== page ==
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FARMINGTON — With snowy weather settling into the Four Corners, gardening seems like it should be the furthest thing from residents' minds, but local experts say now is actually the perfect time to begin planning your spring garden.

“If you wait until the growing season gets here, you might be behind the curve,” said Bonnie Hopkins, agricultural agent for the San Juan County Extension Office of New Mexico State University.

Hopkins recommends that people now start mapping their gardens and making lists of the fruits and vegetables their families would like to eat.

Sketching a map also helps ensure proper spacing for plants since various kinds of plants require different amounts of space. For instance, a pumpkin plant will need more room than a zucchini. But Hopkins actually recommends San Juan County residents refrain from growing squash, such as pumpkins or zucchini. She explained the county has a problem with squash bugs, and many farmers at local growers' markets offer good deals on squash.

To combat squash bugs, Donnie Pigford, owner of San Juan Nurseries and an avid gardener, practices something called companion planting, which means strategically pairing plants to prevent certain problems. So when Pigford plants his squash, he usually plants basil with it. He explained basil or flowers, such as marigolds and nasturtiums, naturally repel insects.

At the same time, he also likes planting borage in his garden. The flowering herb, which has leaves that taste similar to cucumbers, attracts beneficial insects to the garden.

Pigford has also been trying to educate his customers about the importance of pollinators, such as bees. Last year, he even added a beehive to the nursery located off of 20th Street in Farmington.

“People don’t realize how important the pollinators are to what we do,” he said.

Pigford has already started planning his garden for the spring. He said he always plans space for something he has never grown.

“Most people get into the habit of planting the same things year after year after year,” he said.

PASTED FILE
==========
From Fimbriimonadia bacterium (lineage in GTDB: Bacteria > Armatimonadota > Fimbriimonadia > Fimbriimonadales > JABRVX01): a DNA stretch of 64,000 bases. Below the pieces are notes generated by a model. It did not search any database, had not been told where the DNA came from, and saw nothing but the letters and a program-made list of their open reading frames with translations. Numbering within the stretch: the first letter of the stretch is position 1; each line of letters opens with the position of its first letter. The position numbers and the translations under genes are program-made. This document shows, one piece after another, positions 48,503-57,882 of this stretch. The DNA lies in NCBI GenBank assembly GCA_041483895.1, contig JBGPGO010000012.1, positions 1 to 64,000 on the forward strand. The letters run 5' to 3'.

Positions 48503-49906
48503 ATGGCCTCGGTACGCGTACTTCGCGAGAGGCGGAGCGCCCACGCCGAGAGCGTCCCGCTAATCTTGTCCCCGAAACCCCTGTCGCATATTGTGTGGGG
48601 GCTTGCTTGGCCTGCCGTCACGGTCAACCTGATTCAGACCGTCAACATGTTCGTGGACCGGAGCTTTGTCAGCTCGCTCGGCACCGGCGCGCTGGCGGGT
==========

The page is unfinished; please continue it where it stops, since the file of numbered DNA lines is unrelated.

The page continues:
Last year, Pigford planted chocolate cherry tomatoes for the first time and said he was extremely pleased with the small, dark-colored heirloom fruit.

“The flavor is incredible,” he said.

Hopkins said that while planning gardens, people should also determine crop rotation.

“You shouldn’t plant things in the same space as you did last year,” she said, explaining if a gardener used one plot for tomatoes last year, he or she should grow a different plant, like peas, in that spot this year.

Winter is also a good time for gardeners to research the crops they plan to grow, Hopkins said.

“It breaks my heart when people call and they do not know why their garden was not successful,” she said.

She said San Juan County has a 100-day growing season, which means certain plant varieties won't fare well here. For example, she recommends people consider early-producing tomatoes, such as Early Girl or Fourth of July varieties. She explained certain tomato plants take 110 days to produce ripe fruit, which is why they would not do well in San Juan County.

Hopkins also pointed out that New Mexico State University has online publications to help people plan what to grow and when to plant.

Hannah Grover covers Aztec and Bloomfield, as well as general news, for The Daily Times. She can be reached at 505-564-4652.

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